Saving seeds is rewarding on so many levels. It’s not just about the end result of getting viable seed. It’s not even just the harvest you get from that seed next season. In fact, it’s not about any one thing.
Saving your own seeds is about the entire journey–from the moment you hold that tiny fleck of life on the tip of your finger, all the way through that plant’s life, to that special moment when you are holding the next generation of seeds in your palm. This experience gives seed savers a special relationship to plants and the food they provide us.
But when you’re first starting out on your seed saving journey, it doesn’t often feel this magical. If you’re making these three mistakes, you’ll end up disappointed, like someone just took your birthday cake:
Saving Seeds Mistake #1: Trying to Save & Breed Hybrid Seeds
Hybrid seeds are the result of two open pollinated varieties of the same species mixing. When this happens, the seed is either as sterile as a mule or a weird mutant plant that makes you feel like your life took a turn into a sci-fi alien movie.
Seed savers avoid hybrids because they do not produce relatively stable outcomes (a true-to-type variety). Now, a hybrid can be stabilized over time and become a true-to-type variety, but this process takes many years of growing, selecting, and saving seed. And there’s no guarantee that you’re going to get what you’re aiming for.
Saving Seeds Mistake #2: Planting Different Varieties From the Same Species Too Close Together
Plants grown from open pollinated seed can still cross-pollinate with other varieties. When this happens, you’ll get the same weird and unpredictable results as you will when you try to save the seed of hybrids that happen to be fertile: you never know what you’re going to get. Basically, these are naturally bred hybrid seeds.
To save seed and get the same variety next year with relatively stable traits, you want to plant only one variety of each species within the space that variety pollinates. This is called the “isolation distance,” and all crops are different.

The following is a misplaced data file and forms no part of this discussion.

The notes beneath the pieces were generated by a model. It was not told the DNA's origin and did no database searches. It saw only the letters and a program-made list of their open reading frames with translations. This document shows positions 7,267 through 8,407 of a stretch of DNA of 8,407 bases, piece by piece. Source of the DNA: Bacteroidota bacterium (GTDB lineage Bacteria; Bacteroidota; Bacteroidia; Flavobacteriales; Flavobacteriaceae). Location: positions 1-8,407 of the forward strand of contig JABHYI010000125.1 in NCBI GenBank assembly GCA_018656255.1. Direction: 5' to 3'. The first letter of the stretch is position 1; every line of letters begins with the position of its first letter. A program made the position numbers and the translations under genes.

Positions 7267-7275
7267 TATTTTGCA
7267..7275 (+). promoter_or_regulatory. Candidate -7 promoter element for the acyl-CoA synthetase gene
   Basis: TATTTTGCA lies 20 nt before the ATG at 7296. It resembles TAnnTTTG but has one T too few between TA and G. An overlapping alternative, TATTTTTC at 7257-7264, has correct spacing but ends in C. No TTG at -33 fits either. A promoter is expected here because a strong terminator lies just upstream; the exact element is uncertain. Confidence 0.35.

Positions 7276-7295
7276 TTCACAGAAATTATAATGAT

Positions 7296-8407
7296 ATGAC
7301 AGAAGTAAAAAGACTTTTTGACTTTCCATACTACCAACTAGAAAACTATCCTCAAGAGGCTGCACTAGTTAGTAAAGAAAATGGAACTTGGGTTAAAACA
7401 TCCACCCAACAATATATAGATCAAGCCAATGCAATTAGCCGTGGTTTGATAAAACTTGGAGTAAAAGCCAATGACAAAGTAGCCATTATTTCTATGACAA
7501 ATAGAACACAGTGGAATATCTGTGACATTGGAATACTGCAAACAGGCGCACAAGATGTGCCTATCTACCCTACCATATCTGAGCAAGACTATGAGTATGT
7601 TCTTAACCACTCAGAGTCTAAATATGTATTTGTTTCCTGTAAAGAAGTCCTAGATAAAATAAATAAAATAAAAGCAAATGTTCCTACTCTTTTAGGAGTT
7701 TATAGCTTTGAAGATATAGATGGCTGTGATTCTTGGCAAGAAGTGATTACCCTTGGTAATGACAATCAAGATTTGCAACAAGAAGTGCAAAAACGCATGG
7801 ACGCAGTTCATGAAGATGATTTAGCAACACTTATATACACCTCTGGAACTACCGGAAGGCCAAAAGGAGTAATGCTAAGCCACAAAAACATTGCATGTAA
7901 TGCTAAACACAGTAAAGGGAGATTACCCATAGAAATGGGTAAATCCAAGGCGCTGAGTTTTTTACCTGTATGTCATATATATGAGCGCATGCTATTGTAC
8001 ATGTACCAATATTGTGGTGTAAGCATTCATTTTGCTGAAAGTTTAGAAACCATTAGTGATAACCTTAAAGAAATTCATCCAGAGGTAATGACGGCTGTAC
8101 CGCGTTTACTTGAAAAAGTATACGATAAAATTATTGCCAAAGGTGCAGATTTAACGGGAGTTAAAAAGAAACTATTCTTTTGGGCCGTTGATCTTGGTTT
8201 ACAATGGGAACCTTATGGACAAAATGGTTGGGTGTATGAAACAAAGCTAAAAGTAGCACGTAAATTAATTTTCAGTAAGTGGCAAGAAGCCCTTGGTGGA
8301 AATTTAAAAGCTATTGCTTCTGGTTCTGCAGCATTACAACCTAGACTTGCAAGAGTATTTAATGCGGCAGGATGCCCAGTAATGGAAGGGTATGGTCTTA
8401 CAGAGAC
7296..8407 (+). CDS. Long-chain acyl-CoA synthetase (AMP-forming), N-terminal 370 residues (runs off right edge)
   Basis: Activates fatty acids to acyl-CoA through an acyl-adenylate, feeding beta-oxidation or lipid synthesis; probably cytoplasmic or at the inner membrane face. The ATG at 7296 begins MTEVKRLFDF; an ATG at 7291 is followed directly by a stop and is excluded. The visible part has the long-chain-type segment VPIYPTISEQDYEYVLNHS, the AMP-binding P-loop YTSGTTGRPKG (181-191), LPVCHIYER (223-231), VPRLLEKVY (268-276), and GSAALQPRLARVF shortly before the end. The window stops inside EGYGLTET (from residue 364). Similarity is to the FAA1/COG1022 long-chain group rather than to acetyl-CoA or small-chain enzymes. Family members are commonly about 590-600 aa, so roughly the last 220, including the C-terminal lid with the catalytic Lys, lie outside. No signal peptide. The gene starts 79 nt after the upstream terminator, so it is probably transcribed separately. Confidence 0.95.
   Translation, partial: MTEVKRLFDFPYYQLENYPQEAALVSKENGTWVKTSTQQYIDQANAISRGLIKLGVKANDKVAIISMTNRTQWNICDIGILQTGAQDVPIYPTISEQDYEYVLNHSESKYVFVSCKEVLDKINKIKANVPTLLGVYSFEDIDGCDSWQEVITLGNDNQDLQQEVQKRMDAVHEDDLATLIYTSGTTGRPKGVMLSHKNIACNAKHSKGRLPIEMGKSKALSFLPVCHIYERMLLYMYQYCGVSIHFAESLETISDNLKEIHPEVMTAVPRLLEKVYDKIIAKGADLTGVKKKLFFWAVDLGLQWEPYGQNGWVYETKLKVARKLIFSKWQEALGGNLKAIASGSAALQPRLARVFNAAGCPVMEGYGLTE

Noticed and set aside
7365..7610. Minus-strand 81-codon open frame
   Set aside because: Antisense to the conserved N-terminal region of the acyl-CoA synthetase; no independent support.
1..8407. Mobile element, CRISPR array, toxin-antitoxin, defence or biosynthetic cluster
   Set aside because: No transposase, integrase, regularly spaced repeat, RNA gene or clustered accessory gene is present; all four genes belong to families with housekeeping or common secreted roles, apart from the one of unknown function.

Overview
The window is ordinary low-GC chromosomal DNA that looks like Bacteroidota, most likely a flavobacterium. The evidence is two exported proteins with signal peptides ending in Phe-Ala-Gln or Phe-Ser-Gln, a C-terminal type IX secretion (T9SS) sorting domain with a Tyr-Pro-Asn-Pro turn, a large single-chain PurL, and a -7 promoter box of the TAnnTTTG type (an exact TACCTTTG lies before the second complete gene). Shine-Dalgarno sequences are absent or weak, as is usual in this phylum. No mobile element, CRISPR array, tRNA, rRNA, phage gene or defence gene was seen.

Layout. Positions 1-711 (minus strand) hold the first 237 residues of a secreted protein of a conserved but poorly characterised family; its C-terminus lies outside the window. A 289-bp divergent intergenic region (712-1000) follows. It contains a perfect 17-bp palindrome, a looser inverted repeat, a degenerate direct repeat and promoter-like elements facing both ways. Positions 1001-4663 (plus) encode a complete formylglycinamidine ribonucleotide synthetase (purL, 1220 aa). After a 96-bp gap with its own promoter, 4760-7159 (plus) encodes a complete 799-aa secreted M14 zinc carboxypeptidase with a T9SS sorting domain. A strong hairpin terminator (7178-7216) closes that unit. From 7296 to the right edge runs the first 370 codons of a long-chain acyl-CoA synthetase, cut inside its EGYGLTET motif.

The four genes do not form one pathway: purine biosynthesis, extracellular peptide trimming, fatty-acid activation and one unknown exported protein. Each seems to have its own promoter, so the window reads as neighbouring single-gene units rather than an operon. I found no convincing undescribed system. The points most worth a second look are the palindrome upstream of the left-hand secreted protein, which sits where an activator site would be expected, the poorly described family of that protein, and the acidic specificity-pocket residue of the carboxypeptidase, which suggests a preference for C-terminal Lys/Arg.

For example, lettuce only pollinates at a distance of around 20 feet. This makes it easier for most home growers with medium-sized gardens to save seeds.
However, the species Brassica oleracea (Brussels sprouts, cabbage, broccoli, kale, etc.) is another story. Members of this species can cross pollinate if they’re within half a mile of each other. So you only want to grow one of these if you’re planning to save the seeds. You’ll also want to find out if anyone else within a half mile radius is growing anything from this species!
But if you’re a home gardener and still want a variety of food and to save your seed, there are other options besides buying a piece of land miles wide. Connect with your community of seed savers and growers and exchange food and seed. You grow the brussels sprouts, and let your friends grow the others. This way, you can maximize your garden space, get a variety of food in your diet, and still save your seed.
Saving Seeds Mistake #3: Not Planting Enough of the Same Variety
If you don’t plant enough plants of a variety when you’re saving seeds, the result is gene bottlenecking and a deterioration in the genetic stability of the traits of that variety. The most common way to recognize this phenomenon is if you notice that your next generation of seeds just aren’t producing as vigorously as previous generations.
To preserve genetic diversity in that variety, you have to do one of two things:
1. Grow enough plants to preserve genetic diversity long term.
How many plants is enough? Well, that depends on the variety.
For some varieties, it’s only a few plants. Beans (Phaseolus vulgaris) only require 20 plants minimum for long term genetic preservation. And they get planted between 2-6” apart depending on the variety.
But for corn, you need more than 200 plants! Each corn plant needs a lot of space to grow, so unless you’re a farmer, it’s a little unrealistic.
If saving a seed is out of reach for you because that crop needs too many plants per season to preserve the genetics, then go for option number two below.
2. Reintroduce new genetic material every so often.
If you’re growing Glass Gem heirloom corn and you can’t plant 200 plants, plant what you can, and save those seeds. Then every so often, buy a packet of Glass Gem heirloom corn from Rareseeds.com, or get some from the local free seed exchange, and plant them in with the saved seed you have. This can help preserve the genetics of that variety.
When you’re first starting out on your seed saving journey, it’s best to start out with self-pollinating plants. These plants generally don’t need a ton of plants to preserve long term diversity, and they usually have shorter pollination distances (like the lettuce in Mistake #2).
When it comes to saving seed, you’re going to have much more success if you plant enough plants, follow proper pollination distances, avoid mules and aliens, and stick to those open pollinated seed varieties.
GYOV Instructor and Harvest Club Support
Crystal owns and operates a one-woman wholesale commercial living microgreen operation in the mountains of western North Carolina. After working and managing local restaurants for over a decade, she saw the need for chefs to have access to more affordable, organic food for the delicious creations they craft for our communities.
Crystal hopes to stand as a clear message to anyone who thinks they can’t grow: You can. Anyone can. With the right system, mindsets, and mentor, everything becomes possible.